Google Inc. has brought an end to the pending cases against its video streaming service, YouTube by reaching a settlement with nearly 3,000 music publishers.
According to the Los Angeles Times, Mountain View, California-based Google Inc. has decided to pay the licensing fees to the group of independent publishers represented by the National Music Publishers Association (NMPA).
"With today's deal and advances in Content ID technology, we're continuing our recognition of songwriters for their artistic contribution by supporting them with an additional revenue stream to help their future creative pursuits," YouTube wrote in the official blog.
The deal will fetch YouTube a part of the revenue generated from advertisements from legally operated music. However, terms and conditions of the contract have not been disclosed by either side.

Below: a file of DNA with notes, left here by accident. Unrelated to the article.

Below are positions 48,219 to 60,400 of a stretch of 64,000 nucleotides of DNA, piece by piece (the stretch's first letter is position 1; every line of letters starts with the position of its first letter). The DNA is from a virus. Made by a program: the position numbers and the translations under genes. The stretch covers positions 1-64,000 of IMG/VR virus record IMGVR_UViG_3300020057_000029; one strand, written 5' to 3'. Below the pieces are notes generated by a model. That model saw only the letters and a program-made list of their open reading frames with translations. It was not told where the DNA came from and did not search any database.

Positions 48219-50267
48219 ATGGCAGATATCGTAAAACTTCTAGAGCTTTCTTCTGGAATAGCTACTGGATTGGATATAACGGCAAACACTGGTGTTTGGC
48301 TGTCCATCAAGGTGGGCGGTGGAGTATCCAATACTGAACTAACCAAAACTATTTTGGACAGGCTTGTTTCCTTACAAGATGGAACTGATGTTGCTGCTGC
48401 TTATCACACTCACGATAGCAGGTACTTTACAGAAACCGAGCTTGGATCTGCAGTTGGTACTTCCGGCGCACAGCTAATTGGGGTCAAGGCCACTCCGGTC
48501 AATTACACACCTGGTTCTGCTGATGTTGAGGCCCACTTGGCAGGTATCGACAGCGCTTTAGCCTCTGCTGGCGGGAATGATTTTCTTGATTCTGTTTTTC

Google’s YouTube does not include EMI Music Group, Universal Music Group, Warner Music Group and Sony Music Entertainment under the new licensing deals because the company has separate contracts with all of them.
The company was sued by the U.S. Football Association Premier League and many other organisations for allegedly encouraging web users to engage in piracy across the world. The case was filed in 2007 and the organisations demanded a class action against Google Inc.
Watch the video about Content ID here: